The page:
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Growing up With CF – Normal or Not

My usual eloquence is gone today, so pardon the skitterish path my thoughts take as I write this abnormal mess. It’s more for others – the younger generation coming along behind those of us already decidedly in what is known as “adulthood.” I fully intend on this to be more questions than statements to promote discussion and give hope to our young friends who may be struggling with their health, fitting in, and wondering if they will make it to our stage of life.

Remember when you had to sit inside on a sunny day doing treatments whilst your friends or siblings were outside playing? Remember missing school and falling behind your classmates and your teachers giving you extra work to catch back up to advance to the next grade? Remember feeling different because you had to go see the nurse every day to get your enzymes for lunch?

How did you feel when you weren’t as big as your classmates. How often were you picked last for teams in gym class? Did you have to give up playing your favorite sport(s) at some point because you couldn’t keep up (at best) or because it would be too dangerous, or because you didn’t make the team due to something CF-related (at worst)? Did you get turned down for prom or homecoming or not ask your crush because you were a bit of an outcast?

How often did you think you wouldn’t make it to high school/college/marriage? Do you still have fears of not making it to your next goal? What do you do to overcome those fears and keep on going? Were your fears unreasonable because things were not often as bad as they seemed at the time? Have you had to give up dreams of having a certain profession because there’s no way you can do it with CF? Have you lost friends or relatives to CF? When all is “normal,” do you even think about having CF?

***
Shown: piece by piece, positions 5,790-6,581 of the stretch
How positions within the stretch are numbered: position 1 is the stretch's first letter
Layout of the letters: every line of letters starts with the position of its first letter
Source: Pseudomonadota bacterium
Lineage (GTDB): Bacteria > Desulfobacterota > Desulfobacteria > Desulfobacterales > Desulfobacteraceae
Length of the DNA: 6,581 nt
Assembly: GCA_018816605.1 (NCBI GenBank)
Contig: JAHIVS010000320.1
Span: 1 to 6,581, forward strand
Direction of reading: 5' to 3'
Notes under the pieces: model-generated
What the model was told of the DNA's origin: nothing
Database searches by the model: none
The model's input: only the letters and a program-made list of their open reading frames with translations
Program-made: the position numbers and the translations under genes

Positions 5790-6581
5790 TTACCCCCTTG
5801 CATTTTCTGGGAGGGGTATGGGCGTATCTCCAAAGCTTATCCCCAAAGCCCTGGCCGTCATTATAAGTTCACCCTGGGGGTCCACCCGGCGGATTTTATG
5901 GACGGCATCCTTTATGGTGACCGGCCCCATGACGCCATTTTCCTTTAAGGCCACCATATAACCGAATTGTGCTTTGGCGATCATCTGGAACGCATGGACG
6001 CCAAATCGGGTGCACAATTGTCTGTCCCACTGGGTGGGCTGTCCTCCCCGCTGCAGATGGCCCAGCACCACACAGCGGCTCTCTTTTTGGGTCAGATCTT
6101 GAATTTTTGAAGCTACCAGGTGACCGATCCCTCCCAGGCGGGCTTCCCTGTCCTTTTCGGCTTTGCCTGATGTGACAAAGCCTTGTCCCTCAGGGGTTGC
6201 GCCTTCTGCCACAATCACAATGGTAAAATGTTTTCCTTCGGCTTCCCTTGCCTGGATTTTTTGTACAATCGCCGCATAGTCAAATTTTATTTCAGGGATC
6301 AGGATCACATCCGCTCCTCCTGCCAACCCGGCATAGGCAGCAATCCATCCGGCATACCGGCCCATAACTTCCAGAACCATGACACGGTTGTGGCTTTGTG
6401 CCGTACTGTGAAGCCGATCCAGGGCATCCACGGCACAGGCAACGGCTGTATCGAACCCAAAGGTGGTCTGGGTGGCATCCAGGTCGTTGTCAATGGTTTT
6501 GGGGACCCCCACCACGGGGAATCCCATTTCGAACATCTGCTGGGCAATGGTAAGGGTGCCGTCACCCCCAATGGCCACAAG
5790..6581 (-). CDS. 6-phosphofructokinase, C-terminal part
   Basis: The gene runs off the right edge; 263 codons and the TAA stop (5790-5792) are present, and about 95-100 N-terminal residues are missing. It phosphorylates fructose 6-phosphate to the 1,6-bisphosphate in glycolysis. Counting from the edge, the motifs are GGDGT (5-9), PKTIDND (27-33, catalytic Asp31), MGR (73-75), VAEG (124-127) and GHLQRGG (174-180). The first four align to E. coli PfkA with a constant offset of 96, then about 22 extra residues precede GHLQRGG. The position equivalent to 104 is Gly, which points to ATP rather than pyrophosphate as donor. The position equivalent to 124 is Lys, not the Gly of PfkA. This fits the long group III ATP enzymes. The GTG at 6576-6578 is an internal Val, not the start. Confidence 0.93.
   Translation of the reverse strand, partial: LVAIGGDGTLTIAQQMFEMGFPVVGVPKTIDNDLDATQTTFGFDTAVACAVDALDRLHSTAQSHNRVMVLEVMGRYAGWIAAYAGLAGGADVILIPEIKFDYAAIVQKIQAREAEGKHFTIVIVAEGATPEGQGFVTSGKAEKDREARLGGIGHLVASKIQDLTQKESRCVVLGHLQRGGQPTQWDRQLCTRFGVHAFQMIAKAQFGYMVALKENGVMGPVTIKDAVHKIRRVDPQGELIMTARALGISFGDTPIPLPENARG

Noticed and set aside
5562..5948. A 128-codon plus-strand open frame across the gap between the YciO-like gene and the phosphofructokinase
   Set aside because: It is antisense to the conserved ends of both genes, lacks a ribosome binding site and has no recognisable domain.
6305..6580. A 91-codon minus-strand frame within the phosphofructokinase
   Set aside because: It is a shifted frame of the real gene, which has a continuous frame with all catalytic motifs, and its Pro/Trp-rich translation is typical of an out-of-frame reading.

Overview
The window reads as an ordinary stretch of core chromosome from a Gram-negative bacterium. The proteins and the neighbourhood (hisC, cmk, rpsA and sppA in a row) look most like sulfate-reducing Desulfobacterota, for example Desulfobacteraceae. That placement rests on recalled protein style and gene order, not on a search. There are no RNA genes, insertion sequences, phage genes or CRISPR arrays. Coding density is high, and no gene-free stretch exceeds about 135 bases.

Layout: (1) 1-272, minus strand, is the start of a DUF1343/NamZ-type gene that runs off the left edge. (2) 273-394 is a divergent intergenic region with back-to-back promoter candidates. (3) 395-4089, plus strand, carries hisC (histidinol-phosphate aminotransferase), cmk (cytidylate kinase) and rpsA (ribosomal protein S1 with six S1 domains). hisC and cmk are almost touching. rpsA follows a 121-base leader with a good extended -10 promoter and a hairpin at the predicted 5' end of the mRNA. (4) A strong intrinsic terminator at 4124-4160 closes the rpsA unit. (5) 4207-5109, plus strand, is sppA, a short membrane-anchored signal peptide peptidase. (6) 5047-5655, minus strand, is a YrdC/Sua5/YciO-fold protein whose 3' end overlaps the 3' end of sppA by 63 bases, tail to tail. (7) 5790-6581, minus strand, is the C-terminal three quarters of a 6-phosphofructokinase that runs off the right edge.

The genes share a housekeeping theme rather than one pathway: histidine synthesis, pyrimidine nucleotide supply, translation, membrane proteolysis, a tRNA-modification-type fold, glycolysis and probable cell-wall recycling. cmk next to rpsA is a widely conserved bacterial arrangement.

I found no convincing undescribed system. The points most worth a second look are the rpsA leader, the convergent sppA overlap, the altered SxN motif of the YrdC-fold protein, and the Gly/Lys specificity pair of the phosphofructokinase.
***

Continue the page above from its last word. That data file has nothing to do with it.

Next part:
What is the longest time you’ve gone without IVs/hospital stays? What’s the shortest time between IVs/hospital stays?

What is your greatest accomplishment – most especially despite having CF?

Let’s all contribute a little story about growing up to encourage our young fibros and cysters.

Life goes on, and so will yours. Don’t dwell on the worst case. Plan for them, but don’t dwell.


  1. Jesse,

    Thank you for posting this. You inspired me to write about how my childhood was different and post it to my blog. I think it’s great to pass on this information to our younger cysters and fibros. I also love your ending remarks for this post! There’s too much info to post a comment on here but the best advice I can pass on is this:

    Live each day to its fullest and never let this disease stop you from loving life. You are allowed to be frustrated and even angry at times, but don’t let it consume you. Enjoy the time you have and share your love and beauty for life, because none of us are given any guarantees.

  2. mildred.petersen says

    Please post a link to the previously mentioned blog by mmurray0702.